The Titanium Princess had been all agog in Brussels, which we'd not visited since we were kids in 1974, and I'd had hazy memories of the place (ok, I'd forgotten about it altogether). But Brussels was pretty cool; we stayed in a penzione just down an alley called the Rue Chair et Pain, a stone's throw from the famous square that housed the superbly elegant Grand Palace, the Museum van de Stad Bruxelle, and the Stadhuis van Bruxelle - all superb works of architectural and artistic genius.
But no - what took the T.P.'s fancy was the Musee du Cacao et du Chocolat, and I'm sure I don't have to translate that one even for American readers. Her Metal Majesty was high on hog heaven - she waltzed through the doors as if she were the number one shareholder in Belgian sweet-goods, and proceeded to expand by the minute as she tasted every single available offering. I must admit - Belgian chocolate is a pretty fine substance, and one which, I think, had it been dispensed freely to the Nazis and the Poms, might have prevented quite a few unfortunate fracas a few years back.
After taking photographs of Japanese tourists taking photographs of each other taking photographs of the Mannekin Pis and giggling and laughing, we jumped on a bus and headed out to the airport, where Ryan Air unceremoniously dumped us into the sky, went horizontally at a great rate of knots, and just as unceremoniously dumped us on the tarmac of Dublin Airport. (And that's just what Ryan Air does - talk about "no frills"; you even have to pay to vomit into their sick-bags!)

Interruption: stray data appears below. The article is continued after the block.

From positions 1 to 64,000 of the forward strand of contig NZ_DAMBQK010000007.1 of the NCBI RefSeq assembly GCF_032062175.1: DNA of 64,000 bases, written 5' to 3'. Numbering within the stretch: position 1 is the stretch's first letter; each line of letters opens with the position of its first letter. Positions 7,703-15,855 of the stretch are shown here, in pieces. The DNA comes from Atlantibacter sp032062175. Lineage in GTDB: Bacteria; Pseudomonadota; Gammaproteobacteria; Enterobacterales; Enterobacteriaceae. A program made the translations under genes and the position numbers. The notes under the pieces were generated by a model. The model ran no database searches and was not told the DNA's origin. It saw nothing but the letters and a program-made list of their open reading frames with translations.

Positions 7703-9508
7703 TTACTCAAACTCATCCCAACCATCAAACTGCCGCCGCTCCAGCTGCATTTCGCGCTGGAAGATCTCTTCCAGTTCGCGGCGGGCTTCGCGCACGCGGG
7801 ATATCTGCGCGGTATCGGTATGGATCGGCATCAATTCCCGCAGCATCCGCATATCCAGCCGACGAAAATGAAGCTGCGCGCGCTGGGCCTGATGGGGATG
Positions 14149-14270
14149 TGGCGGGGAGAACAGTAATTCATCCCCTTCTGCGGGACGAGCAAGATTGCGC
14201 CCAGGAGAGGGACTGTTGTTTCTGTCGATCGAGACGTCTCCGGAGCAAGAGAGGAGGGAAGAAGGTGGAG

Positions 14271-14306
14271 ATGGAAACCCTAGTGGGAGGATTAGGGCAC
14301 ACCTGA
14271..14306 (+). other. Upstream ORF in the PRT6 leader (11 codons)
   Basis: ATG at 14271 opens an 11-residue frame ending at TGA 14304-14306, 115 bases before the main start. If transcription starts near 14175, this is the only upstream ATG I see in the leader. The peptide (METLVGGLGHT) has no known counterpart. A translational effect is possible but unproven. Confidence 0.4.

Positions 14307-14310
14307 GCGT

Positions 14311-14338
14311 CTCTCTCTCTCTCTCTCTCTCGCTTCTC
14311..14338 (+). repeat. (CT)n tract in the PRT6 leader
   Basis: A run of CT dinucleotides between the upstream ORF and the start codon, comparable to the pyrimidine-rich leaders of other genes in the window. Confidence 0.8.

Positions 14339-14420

Well, I thought, as we trundled across the tarmac into Customs, after several weeks of hastily learning a number of languages including Turkish, Greek, Italian, German, Belgian and Alcoholic (ok, I was already fluent in the latter), here we are back in a land where everyone speaks English.
But what an English it is. I fancy that the Irish are the world's best users of our great and noble tongue - they have a way of making the most common conversational constructions appear as Shakespearian dramaturgy; if you ask for directions they will be offered with so many conditional subjunctives that you will forget where you were going in the first place. I was intrigued and bowled over by the friendly lunacy of Irish English. (As an example, when I breasted the bar in the Bleeding Horse Hotel one afternoon, the publican asked of my origins. I told him "Kurrajong, near Sydney". He whistled into his beard for a moment, scratching his nose, and replied "Well, now - that'd be a place, then, wouldn't it?")
There was a higher purpose to our arrival in Dublin. We were to meet up with about twenty friends of mine, none of whom I'd ever actually met face-to-face, but who had become good friends nevertheless via the magic interweb. We were all regular contributors to a well-known forum of atheists, rationalists, scientists, philosophers and other goodismists, and had been badgering away at each other for the past two or three years. A couple of the bright sparks, Titania and Decius (I'll use screen-names for these characters, considering the revelations that are about to unfold, haha), ended up planning a meet-up in Dublin about a year previously, and it turned out to coincide with the Laurie/T.P. Grand Tour. The stage was set.
The T.P. had organised our digs in another one of those youth hostels, which turned out to be not so bad, because it was within easy walking, stumbling or crawling distance from about thirty different pubs. (Have you ever crawled on cobblestones? It's a life-changing experience, let me assure you.) We tossed our bags on our bunks. (I got the top one, and dimly surveyed the kind of drunken calisthenics I'd be using to get up on it in about twelve hours' time. The prospect wasn't pretty.) A quick shower and change later, and we were walking towards Sheehan's Hotel, and a date with doom, or Oromasdes, as he's better-known...
...to be continued